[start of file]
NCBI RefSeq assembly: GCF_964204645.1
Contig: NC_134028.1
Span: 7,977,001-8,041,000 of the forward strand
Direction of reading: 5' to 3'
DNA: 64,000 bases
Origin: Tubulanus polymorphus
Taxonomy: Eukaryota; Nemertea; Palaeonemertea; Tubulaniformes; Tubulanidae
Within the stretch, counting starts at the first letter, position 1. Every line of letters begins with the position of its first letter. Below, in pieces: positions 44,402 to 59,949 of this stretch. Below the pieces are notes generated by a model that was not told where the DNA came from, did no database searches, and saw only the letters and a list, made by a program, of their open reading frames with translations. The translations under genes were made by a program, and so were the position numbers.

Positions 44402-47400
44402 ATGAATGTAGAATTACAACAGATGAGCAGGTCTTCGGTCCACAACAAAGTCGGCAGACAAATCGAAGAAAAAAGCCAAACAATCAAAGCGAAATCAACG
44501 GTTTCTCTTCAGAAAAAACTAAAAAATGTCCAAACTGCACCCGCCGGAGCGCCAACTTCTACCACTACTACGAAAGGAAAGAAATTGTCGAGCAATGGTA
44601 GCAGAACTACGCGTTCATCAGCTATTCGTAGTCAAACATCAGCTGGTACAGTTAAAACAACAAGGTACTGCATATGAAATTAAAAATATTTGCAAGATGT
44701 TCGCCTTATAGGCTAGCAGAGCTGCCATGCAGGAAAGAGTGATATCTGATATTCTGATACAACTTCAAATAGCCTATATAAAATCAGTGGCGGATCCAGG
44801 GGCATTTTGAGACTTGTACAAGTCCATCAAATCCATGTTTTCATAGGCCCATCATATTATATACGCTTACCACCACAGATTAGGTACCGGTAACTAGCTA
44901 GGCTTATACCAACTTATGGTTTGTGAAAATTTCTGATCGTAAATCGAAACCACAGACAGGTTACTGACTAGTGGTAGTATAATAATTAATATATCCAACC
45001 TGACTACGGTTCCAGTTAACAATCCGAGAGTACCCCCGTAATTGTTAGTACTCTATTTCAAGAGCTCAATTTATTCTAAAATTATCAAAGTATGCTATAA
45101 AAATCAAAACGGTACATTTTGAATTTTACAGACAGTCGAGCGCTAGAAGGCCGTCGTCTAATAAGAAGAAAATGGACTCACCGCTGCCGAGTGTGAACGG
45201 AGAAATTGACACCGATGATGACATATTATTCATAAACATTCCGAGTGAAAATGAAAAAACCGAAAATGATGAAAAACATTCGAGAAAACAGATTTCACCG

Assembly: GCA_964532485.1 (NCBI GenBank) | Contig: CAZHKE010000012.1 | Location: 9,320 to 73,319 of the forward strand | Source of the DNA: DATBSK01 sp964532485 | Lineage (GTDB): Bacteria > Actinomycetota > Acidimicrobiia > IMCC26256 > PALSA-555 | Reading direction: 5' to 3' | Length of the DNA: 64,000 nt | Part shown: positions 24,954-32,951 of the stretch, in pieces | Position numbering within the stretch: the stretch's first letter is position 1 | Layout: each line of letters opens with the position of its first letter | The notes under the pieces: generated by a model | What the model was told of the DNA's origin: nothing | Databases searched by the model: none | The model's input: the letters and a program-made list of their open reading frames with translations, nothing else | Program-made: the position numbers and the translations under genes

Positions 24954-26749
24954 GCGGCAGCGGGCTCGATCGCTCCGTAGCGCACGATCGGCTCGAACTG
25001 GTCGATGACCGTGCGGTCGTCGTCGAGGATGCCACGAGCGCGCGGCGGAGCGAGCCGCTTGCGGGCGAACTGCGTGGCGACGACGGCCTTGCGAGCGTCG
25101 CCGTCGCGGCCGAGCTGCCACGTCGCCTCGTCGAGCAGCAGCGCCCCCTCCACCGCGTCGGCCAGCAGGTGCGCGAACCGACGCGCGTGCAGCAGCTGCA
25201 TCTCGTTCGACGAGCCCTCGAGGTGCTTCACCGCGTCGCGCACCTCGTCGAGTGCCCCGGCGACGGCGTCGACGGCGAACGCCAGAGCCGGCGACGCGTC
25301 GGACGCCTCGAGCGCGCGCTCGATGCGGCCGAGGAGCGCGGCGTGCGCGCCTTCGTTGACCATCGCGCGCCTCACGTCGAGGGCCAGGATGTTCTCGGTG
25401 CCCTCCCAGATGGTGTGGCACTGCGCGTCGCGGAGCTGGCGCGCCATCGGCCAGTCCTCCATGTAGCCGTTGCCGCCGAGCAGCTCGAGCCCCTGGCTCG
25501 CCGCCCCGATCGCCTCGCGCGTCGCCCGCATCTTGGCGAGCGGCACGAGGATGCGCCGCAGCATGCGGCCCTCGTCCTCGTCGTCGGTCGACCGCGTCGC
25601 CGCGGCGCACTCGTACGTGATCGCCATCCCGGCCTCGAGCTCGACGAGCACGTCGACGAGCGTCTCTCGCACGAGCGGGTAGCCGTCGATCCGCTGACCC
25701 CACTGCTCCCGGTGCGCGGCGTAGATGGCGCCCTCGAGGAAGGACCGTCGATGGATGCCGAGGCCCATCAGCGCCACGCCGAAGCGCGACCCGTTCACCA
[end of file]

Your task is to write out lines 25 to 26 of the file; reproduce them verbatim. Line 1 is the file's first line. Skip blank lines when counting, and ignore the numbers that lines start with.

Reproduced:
25301 GGACGCCTCGAGCGCGCGCTCGATGCGGCCGAGGAGCGCGGCGTGCGCGCCTTCGTTGACCATCGCGCGCCTCACGTCGAGGGCCAGGATGTTCTCGGTG
25401 CCCTCCCAGATGGTGTGGCACTGCGCGTCGCGGAGCTGGCGCGCCATCGGCCAGTCCTCCATGTAGCCGTTGCCGCCGAGCAGCTCGAGCCCCTGGCTCG